Those who can afford it refer to a financial adviser or an investment manager who can offer professional advice. That’s because your portfolio percentages depend on your personal circumstances, and therefore there is no “one rule fits all” strategy.

Having said that, it’s always interesting to view some examples or models of how others manage their portfolios.

These examples include “by age”, the “Swensen model” and the “Permanent portfolio” model.

By age

This is a simple and straightforward rule of thumb: subtract your age from 100 and put the percentage in stocks. If you’re 30, for example, then you should put 70% in stocks and 30% in bonds.

This rule of thumb is a really oversimplified and doesn’t take into account other asset classes that should also be part of your portfolio, such as gold, property or P2P investing.

You can elaborate on this rule by dividing it by “high return/risk and low return/risk”. If you’re 30, then put 70% in high return assets such as stocks and P2P investing, and 30% in bonds and gold, for example.

The Swensen model

The Swensen portfolio, initially called the Yale model, was invented by two Yale professors. It’s popular because it’s easy to replicate and all assets can be accessed through ETFs and low-cost investment vehicles. In this model, you are dividing between 6 different types of assets. Here’s a chart that breaks down the Swensen model:

Swensen model


Although it’s well-diversified, the main risk is that you will miss out on larger returns when there is a strong bull market.

The Permanent portfolio

The permanent portfolio is another well-known portfolio type designed by Harry Browne in the 1980s.

It’s also straightforward: 25% in US stocks, 25% in bonds, 25% cash and 25% in precious metals/alternative investments.

Here’s how investments are divided using the permanent portfolio model:

Permanent portfolio

According to certain studies, this type of portfolio is safe for all economic climates – although, similar to other models, you might not generate higher returns when the market is doing well.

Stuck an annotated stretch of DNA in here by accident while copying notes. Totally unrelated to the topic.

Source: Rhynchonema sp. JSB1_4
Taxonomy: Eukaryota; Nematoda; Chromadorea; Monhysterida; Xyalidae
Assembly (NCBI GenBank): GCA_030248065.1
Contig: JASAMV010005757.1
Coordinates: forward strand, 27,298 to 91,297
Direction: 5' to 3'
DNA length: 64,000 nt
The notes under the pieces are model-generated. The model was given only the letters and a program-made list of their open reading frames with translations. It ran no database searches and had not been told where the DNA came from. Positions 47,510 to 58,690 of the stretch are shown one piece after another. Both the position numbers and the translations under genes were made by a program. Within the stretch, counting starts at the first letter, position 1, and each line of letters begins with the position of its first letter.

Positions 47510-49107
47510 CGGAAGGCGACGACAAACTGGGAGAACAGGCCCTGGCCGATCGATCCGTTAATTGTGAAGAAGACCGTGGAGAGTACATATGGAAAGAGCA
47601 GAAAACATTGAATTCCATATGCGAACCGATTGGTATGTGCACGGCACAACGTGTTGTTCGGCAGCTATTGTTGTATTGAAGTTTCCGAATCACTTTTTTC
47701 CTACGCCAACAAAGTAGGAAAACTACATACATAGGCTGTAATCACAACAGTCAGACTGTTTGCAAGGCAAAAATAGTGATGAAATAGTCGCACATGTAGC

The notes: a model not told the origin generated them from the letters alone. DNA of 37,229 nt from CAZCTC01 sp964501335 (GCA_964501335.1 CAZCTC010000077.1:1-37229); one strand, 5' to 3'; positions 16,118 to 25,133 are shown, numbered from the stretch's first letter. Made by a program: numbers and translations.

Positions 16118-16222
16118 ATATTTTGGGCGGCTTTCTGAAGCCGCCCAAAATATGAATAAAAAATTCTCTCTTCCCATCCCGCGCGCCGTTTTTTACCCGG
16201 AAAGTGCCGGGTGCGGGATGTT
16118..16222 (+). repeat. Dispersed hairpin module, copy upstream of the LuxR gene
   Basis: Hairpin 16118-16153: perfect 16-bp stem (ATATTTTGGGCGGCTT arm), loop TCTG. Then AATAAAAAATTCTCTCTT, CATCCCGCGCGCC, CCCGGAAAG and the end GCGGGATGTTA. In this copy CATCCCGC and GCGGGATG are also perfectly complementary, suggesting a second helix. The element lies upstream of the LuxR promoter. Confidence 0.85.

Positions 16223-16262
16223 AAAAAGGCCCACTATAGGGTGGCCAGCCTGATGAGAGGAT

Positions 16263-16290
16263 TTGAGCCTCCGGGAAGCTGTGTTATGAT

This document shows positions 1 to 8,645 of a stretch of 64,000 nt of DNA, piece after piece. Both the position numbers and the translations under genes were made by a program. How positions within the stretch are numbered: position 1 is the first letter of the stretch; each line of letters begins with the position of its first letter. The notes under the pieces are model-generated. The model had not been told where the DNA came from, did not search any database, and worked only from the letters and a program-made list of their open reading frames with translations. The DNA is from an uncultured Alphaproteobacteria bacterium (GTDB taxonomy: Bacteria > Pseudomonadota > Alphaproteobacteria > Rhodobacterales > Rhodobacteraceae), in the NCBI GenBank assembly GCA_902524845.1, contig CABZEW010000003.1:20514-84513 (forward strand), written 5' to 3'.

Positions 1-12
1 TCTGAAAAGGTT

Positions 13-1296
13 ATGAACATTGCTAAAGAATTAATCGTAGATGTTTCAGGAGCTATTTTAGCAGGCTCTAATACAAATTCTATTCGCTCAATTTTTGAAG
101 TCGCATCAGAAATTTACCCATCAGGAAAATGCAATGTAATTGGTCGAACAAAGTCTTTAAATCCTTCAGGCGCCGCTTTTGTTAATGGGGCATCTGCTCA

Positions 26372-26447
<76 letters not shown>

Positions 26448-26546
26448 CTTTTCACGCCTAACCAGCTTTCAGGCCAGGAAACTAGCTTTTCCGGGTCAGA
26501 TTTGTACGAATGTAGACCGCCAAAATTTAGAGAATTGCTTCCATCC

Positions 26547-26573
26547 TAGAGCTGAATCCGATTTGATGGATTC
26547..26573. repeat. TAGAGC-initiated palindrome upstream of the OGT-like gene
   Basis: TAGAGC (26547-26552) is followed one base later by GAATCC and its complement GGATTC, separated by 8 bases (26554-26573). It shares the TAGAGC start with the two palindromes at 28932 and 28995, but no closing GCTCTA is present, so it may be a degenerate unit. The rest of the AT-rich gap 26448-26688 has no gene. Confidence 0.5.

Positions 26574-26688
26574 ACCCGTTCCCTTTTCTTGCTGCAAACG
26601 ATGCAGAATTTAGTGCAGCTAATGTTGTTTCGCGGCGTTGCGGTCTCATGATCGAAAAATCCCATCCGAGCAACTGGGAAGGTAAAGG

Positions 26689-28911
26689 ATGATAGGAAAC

What is the best asset allocation strategy?

As you can see, the answer is that it really depends on your tolerance for risk, your age and your goals.

However, you will have seen a correlation amongst the portfolio examples:

  • If you want high returns, you should have a higher percentage of your portfolio in higher risk/return assets such as stocks or P2P investing.
  • If you want to reduce risk, diversify as much as possible.
  • The older you get, the lower your risk should be and therefore the higher your allocation should be towards low-risk assets such as gold and bonds.

Investing in alternative investments

As a P2P platform, we believe P2P investments should play a role in your investment strategy.

P2P investing is usually classified as an alternative investment, and although that’s true, it has a huge potential of boosting your portfolio since it offers higher returns than the stock market.

The higher your returns, the faster your money will grow – and often that could be the difference between retiring at 40 and retiring at 65.

By investing through a platform like Swaper, you can get returns of 16% – a return you’ll be lucky to see in any other asset class.

That being said, understanding how to diversify your investments effectively is a topic investors have been debating for decades, even centuries.

There is no single answer.

In most cases, you’ll discover it by experimenting, working on your goals and reading how the experts invest.

Either way, one thing is for certain:

If you’re looking for higher returns, P2P investing has a place in your portfolio.